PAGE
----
Sunday, 15 June 2014

What a wild weekend

The Safari hasn't been able to go out far this weekend, in fact we've barely left the garden here  at Base Camp but as we saw during the National Garden Bioblitz a couple of weeks ago we didn't need to go out there's plenty only a few feet from your back kitchen door.
We wandered around our tiny empire camera in hand looking for anything of interest to point it at - the bees caught our attention as they climbed in and out of the tall Foxglove spikes.
Bees eye view of the ttarget
The sun had got tthe Blue Tailed Damselflies in the mood for love and several were flying around for fun.
 Some had only just emerged and were still in their teneral colours - orlack of them
It doesn't take them long to colour up
The pond provided us our regular Frog that peeks out fom time to time
and now it the time the dancing lily flies Poecilobothrus nobilitatus are at their most active giving it plenty on their floating leafy dance-floor. This one is a female, the males have darker longer wings with white tips.
Other invertebrates that caught our eye were this Eristalis hoverfly most likely to be Eristalis arbustorum
A chunky sawfly came to rest on the new ornamental Cockerel, a 'must have' after our chicken filled hols in Shropshire...those clever iSpotters tell us itt's not a sawfly but a wasp, Ectemnius sp a solitary wasp that stings other insects to paralyse them then lays its eggs on them. Having had a proper look at the pic we can now see the narrow waspy waist which we hadn't noticed earlier assuming it to be the same thickness all the way down the body hence our sawfly mis-ID.
We have a little bee-house, one of those things with bamboo tubes and blocks of wood with holes drilled in it, nothing nesting in there yet but this little mining bee totally ignored it and went in a hole in the neighbour's gate post, here it is coming out backwards.
A Garden Cross Spider was tying up what looks like a large parasitic wasp, something a bit like a Yellow Ophion type thingy, one of which was in our very disappointingly almost devoid of moths.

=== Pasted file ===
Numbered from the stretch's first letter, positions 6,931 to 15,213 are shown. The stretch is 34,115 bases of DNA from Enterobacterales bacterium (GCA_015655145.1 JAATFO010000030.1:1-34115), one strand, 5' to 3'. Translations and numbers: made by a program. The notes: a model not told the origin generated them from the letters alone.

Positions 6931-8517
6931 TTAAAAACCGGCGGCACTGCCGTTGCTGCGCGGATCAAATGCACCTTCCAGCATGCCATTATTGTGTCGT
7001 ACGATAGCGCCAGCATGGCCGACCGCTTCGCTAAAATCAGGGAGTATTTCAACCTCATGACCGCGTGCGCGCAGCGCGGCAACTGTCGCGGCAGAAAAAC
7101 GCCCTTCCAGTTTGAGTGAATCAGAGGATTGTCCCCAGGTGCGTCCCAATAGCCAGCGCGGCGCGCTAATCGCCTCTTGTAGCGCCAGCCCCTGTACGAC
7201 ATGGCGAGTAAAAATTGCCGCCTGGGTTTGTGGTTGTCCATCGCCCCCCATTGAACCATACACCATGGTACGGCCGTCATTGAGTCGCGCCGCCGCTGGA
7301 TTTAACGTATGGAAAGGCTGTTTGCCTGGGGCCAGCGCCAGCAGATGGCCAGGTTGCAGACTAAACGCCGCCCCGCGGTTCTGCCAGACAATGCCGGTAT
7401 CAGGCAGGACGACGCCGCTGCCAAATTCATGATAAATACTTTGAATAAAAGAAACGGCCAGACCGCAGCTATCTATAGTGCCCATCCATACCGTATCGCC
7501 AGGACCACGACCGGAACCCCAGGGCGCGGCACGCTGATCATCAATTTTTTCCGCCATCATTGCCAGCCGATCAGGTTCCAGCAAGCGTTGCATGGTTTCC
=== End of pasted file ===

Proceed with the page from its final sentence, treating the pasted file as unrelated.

The full moon was the cause of the lack of moths, far too much competition for the paltry bulb. Heart & Darts made up more than half of the catch which numbered only six in total!
This one caused a bit of trouble but was eventually identified through Facebook - Middle Barred Minor.
Birds weren't upto much as we were mooching about in their territory. The Starlings hoovered up the mealworms we put out only 20 minutes earlier when there wasn't a Starling in sight - can they smell them from afar?
 A short walk with Frank had us photographing some lovely Selfheal in the grass verge alongside the main road - but how long will it last - 'Say no to the mow' folks and give the wildflowers (and all important pollinators a chance).
This morning the moth trap was much fuller, mostly with Heart & Darts again but there were other goodies lurking in the depths.
Here's a selection
The Magpie
Peppered Moth
Shuttle Shaped Dart
Turnip Moth
Clouded Border
Cochylis atricapitana

Marbled Minors - (agg)
Pammene regiana
Scoparia ambigualis
The Clouded Border and tiny 'micros' are new for the garden.
So there you have it a back garden safari with all manner of new, bizarre and exciting wildlife found and enjoyed - it's all there right outside your door waiting to for you to start exploring.
Where to next? Back to Patch 2, what will be out there?
In the meantime let us know who's facing you off in your outback.

1 comment:

Heather Wilde said...

A great post. I know I appreciate my garden wildlife a lot more after the Bio Blitz a few weeks ago. Really like that Magpie.